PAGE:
While floats were still hot and soft, marks were often embossed on or near the sealing button to identify the float for trademark. These marks sometimes included kanji symbols.

A later manufacturing method used wooden molds to speed up the float-making process. Glass floats were blown into a mold to more easily achieve a uniform size and shape.

Seams on the outside of floats are a result of this process. Sometimes knife markings where the wooden molds were carved are also visible on the surface of the glass.

By 1939, millions of Japanese glass floats were being used; although Japanese glass fishing floats are no longer being manufactured for fishing, there are thousands still floating in the Pacific Ocean.

By the 1940s, glass had replaced wood or cork throughout much of Europe, Russia, North America and Japan.

Today most of the glass floats remaining in the ocean are stuck in a circular pattern of ocean currents in the North Pacific Gyre.

Off the east coast of Taiwan, the Kuroshio Current starts as a northern branch of the western-flowing North Equatorial Current.  It flows past Japan and meets the arctic waters of the Oyashio Current.

At this junction, the North Pacific Current (or Drift) is formed which travels east across the Pacific before slowing down in the Gulf of Alaska.

As it turns south, the California Current pushes the water into the North Equatorial Current once again, and the cycle continues.

Although the number of glass floats is decreasing steadily, many floats are still drifting on these ocean currents. Occasionally, storms or certain tidal conditions will break some floats from this circular pattern and bring them to ashore.

They most often end up on the beaches of Hawaiʻi, Alaska, Washington or Oregon in the United States, Taiwan or Canada.

Today, most of the remaining glass floats originated in Japan because it had a large deep sea fishing industry which made extensive use of the floats; some were made by Taiwan, Korea and China.

The image shows the mark of an Aasnaes Glasvaerk glass ball made in 1883.  In addition, I have included other images of glass fishing floats from the Atlantic and Pacific Oceans in a folder of like name in the Photos section on my Facebook and Google+ pages.

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Friday, February 22, 2013

Washington Place



Captain John Dominis was an Italian-American ship captain and merchant from New York who had been trading in the Pacific since the 1820s.

In the 1840s, he purchased property on Beretania Street.  There, he started to build a home for his family, Mary Lambert Dominis (his wife) and John Owen Dominis (his son.)

The original central portion, built in 1844-1847, was designed and executed in Greek Revival Style, with supplies ordered from Boston.

Captain Dominis reportedly embarked on several trading voyages while the house was being built, using the profits to pay off accumulated debts and resume operations (it's not clear how many trips were required to build the new home.)

It is a two-story structure with partial basement. Various additions and alterations have occurred over the years.  Cellar walls and foundations are of coral stone; Walls are coral stone (approximately 2½-feet thick) faced with cement to simulate stone work.  The second floor is wood frame.

In 1847, on a voyage to the China Sea, Captain Dominis was lost at sea.

The grounds were said to have been planted "by Mrs. Captain Dominis as the first private garden in Honolulu, carefully watered until the yard was a handsome, cool retreat." By 1848 the garden was sufficiently interesting for a visitor to ask for a list of the plants in the yard.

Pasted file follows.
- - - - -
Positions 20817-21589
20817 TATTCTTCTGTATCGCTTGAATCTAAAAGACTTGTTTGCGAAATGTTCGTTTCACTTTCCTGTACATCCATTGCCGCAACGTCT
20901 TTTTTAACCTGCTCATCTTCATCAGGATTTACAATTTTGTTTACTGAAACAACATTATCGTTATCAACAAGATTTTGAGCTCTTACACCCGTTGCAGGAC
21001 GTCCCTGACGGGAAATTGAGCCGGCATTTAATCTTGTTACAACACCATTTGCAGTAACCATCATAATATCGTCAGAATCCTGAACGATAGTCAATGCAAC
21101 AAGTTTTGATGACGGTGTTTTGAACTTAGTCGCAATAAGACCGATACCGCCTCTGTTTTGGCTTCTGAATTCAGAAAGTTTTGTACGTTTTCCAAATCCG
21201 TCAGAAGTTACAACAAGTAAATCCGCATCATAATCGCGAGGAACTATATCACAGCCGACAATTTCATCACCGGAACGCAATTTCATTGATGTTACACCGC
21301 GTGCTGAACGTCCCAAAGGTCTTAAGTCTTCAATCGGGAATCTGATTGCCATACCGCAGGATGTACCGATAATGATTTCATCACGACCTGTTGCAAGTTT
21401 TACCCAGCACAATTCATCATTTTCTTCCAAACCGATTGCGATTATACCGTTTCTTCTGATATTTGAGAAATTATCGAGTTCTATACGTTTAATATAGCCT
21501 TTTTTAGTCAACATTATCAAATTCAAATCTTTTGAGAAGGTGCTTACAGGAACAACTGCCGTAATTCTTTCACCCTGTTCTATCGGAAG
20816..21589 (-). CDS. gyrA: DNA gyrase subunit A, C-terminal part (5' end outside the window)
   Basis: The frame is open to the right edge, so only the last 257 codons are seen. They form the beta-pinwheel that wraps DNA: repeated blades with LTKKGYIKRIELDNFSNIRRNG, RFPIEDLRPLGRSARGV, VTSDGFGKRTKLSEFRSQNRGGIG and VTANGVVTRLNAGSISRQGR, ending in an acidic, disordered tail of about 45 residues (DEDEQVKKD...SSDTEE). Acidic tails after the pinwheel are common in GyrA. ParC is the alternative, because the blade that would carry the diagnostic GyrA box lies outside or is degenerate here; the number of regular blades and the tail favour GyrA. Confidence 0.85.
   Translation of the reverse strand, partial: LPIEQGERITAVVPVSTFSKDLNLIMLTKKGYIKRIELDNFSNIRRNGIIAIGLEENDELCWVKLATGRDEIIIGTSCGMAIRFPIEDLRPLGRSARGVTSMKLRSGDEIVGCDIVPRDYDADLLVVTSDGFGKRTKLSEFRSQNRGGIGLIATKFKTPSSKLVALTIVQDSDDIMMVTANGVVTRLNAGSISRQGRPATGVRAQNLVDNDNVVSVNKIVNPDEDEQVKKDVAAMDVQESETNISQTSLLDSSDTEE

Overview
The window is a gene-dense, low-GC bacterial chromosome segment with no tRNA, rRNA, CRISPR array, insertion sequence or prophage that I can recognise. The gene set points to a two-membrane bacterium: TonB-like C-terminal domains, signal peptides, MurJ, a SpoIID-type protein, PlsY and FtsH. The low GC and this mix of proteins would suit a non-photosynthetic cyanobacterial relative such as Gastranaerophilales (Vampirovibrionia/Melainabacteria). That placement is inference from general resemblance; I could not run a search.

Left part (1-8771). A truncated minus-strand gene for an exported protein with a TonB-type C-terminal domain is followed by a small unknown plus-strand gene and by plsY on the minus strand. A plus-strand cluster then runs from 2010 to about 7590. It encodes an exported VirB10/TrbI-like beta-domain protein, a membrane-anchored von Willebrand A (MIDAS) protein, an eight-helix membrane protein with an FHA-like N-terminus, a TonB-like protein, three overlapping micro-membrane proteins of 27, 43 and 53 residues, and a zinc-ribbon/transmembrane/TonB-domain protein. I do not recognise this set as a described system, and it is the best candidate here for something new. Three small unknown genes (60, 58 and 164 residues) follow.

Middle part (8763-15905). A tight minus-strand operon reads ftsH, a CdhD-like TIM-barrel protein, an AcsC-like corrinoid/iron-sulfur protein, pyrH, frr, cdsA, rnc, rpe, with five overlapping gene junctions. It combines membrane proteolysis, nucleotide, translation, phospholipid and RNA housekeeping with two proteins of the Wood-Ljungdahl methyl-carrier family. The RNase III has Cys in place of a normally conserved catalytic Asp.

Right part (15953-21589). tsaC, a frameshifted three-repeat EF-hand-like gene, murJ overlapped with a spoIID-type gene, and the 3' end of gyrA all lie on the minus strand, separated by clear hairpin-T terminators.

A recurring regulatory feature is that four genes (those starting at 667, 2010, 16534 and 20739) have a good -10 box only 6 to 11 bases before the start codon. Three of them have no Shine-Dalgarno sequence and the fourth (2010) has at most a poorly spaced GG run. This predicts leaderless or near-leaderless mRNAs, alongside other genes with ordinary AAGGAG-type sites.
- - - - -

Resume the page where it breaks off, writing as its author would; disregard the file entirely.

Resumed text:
Mary Dominis then rented out the spare bedroom to American Commissioner Anthony Ten Eyck.  Impressed with the white manor and grand columns out front, Ten Eyck said it reminded him of Mount Vernon, George Washington's mansion and that it should be named "Washington Place."  He wrote a letter to RC Wyllie stating such.

King Kamehameha III, who concurred, Proclaimed as ‘Official Notice,’ “It has pleased His Majesty the King to approve of the name of Washington Place given this day by the Commissioner of the United States, to the House and Premises of Mrs. Dominis and to command that they retain that name in all time coming.”  (February 22, 1848)

In 1862, John Owen Dominis married Lydia Kamakaʻeha (also known as Lydia Kamakaʻeha Pākī.)  Lydia Dominis described Washington Place "as comfortable in its appointments as it is inviting in its aspect."

Mary Dominis died on April 25, 1889, and the premises went to her son, John Owen Dominis, Governor of Oʻahu.

Lydia was eventually titled Princess and later Queen Liliʻuokalani, in 1891.  John Owen died shortly after becoming Prince consort (making Liliʻuokalani the second widow of the mansion.)  Title then passed to Queen Liliʻuokalani.

Liliʻuokalani continued to occupy Washington Place until her death on November 11, 1917.

Prince Jonah Kūhiō Kalanianaʻole, one of the heirs to the estate of Queen Liliʻuokalani, suggested that the Territory acquire Washington Place as the Executive Mansion. The Legislature appropriated funds for the purchase, and in May, 1921, the property was acquired by the Territory.

In 1922, major additions were made. These included the glassed-in lanai, the porte-cochere and the rear one-story wing with Dining Room and Kitchen. Family bedrooms were added to the second-story of this wing, later.

Washington Place became the official home of the Governor of Hawaiʻi when it was formally opened on April 21, 1922, by Governor Wallace Rider Farrington.

In 1954, the large Covered Terrace was constructed and in 1959, the second-story TV room was built above the glassed-in lanai. An elevator and the metal fire escape were added in 1963.